Conversely, “the main thing that Schiff wants to know is if Russia’s interference in the campaign was purely the work of Moscow or if others were involved,” as David reported.

The White House doubled down on the wiretapping claims last week. Here’s more from NPR’s Arnie Seipel and Brian Naylor:

“[White House press secretary Sean] Spicer said the president ‘stands by’ his claim, then went on to read off a number of media reports, many of which revolved around the investigation of possible Russian interference in the campaign but not necessarily surveillance of Trump Tower.

“The response from Spicer lasted approximately nine minutes and involved the press secretary repeating the accusation of possible links between the Trump campaign and Russia, which the intelligence committees have not said they have evidence to support.”

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Legendary Newspaper Columnist Jimmy Breslin Dies At 88

Pulitzer Prize wining Columnist Jimmy Breslin died on Sunday from complications of pneumonia. Breslin was 88 years old.

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Pulitzer-Prize winning New York City newspaper columnist Jimmy Breslin died Sunday morning from complications of pneumonia. He was 88 years old, and his death was confirmed by his physician, William Cole.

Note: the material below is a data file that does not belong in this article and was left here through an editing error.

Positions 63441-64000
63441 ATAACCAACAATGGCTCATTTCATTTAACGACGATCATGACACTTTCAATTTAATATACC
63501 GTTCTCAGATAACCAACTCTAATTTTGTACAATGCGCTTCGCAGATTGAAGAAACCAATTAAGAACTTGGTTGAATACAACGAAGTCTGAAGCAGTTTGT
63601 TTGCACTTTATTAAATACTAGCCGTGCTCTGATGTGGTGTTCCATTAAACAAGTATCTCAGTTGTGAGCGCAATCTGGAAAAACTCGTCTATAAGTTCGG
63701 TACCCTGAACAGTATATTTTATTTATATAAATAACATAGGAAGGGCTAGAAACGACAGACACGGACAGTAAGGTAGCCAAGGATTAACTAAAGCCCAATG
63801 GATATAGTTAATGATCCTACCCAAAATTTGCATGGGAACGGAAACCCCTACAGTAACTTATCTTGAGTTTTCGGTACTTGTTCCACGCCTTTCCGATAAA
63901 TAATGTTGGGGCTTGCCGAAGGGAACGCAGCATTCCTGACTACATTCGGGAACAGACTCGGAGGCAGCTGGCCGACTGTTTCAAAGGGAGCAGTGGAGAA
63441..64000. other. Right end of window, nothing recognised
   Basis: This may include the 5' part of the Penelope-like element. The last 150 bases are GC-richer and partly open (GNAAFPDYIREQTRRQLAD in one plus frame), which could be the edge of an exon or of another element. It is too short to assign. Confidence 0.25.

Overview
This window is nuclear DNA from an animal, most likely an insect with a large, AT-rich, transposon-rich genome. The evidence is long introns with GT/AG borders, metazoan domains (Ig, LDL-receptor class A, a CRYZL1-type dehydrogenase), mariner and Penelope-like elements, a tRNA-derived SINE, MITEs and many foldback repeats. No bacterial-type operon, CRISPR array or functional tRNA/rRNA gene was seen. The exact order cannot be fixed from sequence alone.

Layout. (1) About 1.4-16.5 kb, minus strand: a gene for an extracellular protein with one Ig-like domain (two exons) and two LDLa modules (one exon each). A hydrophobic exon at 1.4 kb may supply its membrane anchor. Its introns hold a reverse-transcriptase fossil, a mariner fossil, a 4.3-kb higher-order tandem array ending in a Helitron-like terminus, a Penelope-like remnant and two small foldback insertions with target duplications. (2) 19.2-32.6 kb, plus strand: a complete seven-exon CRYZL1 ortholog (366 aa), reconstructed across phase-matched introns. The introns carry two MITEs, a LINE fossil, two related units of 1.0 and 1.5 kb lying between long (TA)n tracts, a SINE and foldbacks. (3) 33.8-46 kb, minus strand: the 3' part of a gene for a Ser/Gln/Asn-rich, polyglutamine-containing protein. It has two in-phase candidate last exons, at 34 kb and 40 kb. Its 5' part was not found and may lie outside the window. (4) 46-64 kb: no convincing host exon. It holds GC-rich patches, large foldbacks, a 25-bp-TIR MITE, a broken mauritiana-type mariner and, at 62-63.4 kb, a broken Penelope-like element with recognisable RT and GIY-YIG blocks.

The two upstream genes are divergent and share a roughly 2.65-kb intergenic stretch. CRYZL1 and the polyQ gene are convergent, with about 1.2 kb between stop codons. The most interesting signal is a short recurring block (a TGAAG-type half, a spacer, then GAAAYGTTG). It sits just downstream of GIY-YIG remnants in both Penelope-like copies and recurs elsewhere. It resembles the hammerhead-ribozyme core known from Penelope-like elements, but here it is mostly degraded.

Breslin was the tabloid voice of the little guy, famous for celebrating gritty New York City characters in newspaper columns, as well as several books of fiction and non-fiction, Often these characters lived in the less glamorous boroughs outside Manhattan. But Breslin was also a character in his own right.

Breslin was old school. He began his career as a copy boy working his way up to a hard -bitten reporter.

“At 5:00 at night at the New York Daily News you couldn’t see from one end of the city room to the other because of the smoke,” Breslin said in a 2004 interview. “Tremendous scene. Looked like an old fight club. And the noise of the typewriters was loud, like subway train running through. And out of all this noise and smoke came nervous energy. Words in a newspaper are made of nervous energy.”

He wrote on deadline for 40 years, first gaining notoriety at the old New York Herald Tribune in the mid-1960s. There, a group of writers employed novelistic techniques that came to be known as the New Journalism. One of the best known examples by Breslin is still taught in journalism schools today. Published the day after President John F. Kennedy’s funeral, the column focused on the man who dug the president’s grave.

“Pollard is 42. He is a slim man with a mustache who was born in Pittsburgh and served as a private in the 352nd Engineers battalion in Burma in World War II. He is an equipment operator, grade 10, which means he gets $3.01 an hour. One of the last to serve John Fitzgerald Kennedy, who was the thirty-fifth President of this country, was a working man who earns $3.01 an hour and said it was an honor to dig the grave.”

His nontraditional approach to the column, and how it left readers feeling that they were there, still inspires journalists to find the “gravediggers” in their stories.

“What he saw was that the guy you were sitting next to on the subway could have a dense complicated interesting life,” says novelist Pete Hamill, a former newspaper man and close friend of Breslin’s.

“He had a very sympathetic heart and I think he was trying to figure out ‘Who are these people that I’m living with?’ and that kind of curiosity made him into a terrific reporter and a very good novelist,” Hamill says.